A Calorie Is Not Just A Calorie, Study Shows

There are plenty of arguments over whether all calories are equal, thanks to a singular experiment where one man lost 12kg on a diet of cream-filled sponge cakes. In a more comprehensive look at the effects of diets and types of calories, the New Balance Foundation Obesity Prevention Center examined three common types. The results were highly varied, suggesting that not all calories are created equal.

Photo by lamantin.

Of the three diets — standard low fat, ultra low carb and low glycemic — the amount of calories

The results were impressive. Those on the “Atkins” diet burned 350 calories more per day — the equivalent of an hour of moderate exercise — than those on the standard low-fat diet. Those on the low-glycemic diet burned 150 calories more, roughly equivalent to an hour of light exercise.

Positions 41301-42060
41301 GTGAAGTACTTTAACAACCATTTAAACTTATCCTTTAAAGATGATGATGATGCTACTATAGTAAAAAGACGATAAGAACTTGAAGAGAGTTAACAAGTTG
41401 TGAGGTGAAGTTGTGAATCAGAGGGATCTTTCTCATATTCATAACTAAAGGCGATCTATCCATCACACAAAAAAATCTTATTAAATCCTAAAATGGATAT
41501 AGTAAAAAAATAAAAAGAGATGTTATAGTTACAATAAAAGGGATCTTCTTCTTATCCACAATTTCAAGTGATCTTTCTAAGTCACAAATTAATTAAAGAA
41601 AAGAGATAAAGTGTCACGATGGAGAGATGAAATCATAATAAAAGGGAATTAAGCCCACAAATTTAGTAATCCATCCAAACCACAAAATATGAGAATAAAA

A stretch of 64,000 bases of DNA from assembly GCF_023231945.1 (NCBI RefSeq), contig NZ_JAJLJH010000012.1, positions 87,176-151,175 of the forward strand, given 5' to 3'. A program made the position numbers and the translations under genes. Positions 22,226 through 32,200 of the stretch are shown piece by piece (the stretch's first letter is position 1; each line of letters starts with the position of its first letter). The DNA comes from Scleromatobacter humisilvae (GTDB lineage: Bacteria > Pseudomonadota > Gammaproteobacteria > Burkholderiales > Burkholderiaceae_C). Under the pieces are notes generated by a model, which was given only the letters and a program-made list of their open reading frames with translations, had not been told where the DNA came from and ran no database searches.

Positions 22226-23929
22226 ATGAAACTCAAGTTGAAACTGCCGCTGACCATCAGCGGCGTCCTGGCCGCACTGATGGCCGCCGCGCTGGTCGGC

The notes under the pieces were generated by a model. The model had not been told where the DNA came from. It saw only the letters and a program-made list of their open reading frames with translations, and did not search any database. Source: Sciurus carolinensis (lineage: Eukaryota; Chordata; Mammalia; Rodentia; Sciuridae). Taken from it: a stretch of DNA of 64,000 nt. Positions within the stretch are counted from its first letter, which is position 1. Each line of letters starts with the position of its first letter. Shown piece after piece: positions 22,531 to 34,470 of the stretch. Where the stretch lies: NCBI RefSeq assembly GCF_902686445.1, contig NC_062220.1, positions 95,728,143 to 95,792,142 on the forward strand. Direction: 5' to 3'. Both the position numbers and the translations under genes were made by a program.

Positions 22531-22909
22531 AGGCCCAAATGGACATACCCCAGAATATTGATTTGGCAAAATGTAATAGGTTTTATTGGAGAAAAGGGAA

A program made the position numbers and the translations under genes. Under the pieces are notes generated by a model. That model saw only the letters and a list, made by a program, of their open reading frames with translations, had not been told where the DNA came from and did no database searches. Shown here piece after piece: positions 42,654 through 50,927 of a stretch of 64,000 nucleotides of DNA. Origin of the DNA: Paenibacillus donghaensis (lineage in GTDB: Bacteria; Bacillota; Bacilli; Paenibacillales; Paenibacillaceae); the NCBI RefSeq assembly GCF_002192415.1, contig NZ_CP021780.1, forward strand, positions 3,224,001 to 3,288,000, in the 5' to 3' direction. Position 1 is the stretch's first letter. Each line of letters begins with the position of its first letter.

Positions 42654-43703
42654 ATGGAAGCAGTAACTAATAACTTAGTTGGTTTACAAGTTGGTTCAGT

While the ultra low carb Atkins-like diet had the greatest initial effect, it also had the lowest, long-term retention rate. On top of that, it increased the risk of heart problems. Although the low glycemic index diet didn’t offer the same calorie-burning advantages, there were no adverse effects and it was easier to maintain over time. The key point of interest here, however, is that despite the same calorie intake, more calories were burnt by altering the types of foods those calories came from. Reducing carbohydrates — especially of the processed variety — had a distinct effect on fat retention, metabolism and overall health. While no single study is definitive proof of the inequality of calories, it suggests some good advice when considering your next diet: avoid processed foods, eat healthy and be patient.

For more details, be sure to read the entire article over at the New York Times.

Which Diet Works? [New York Times]

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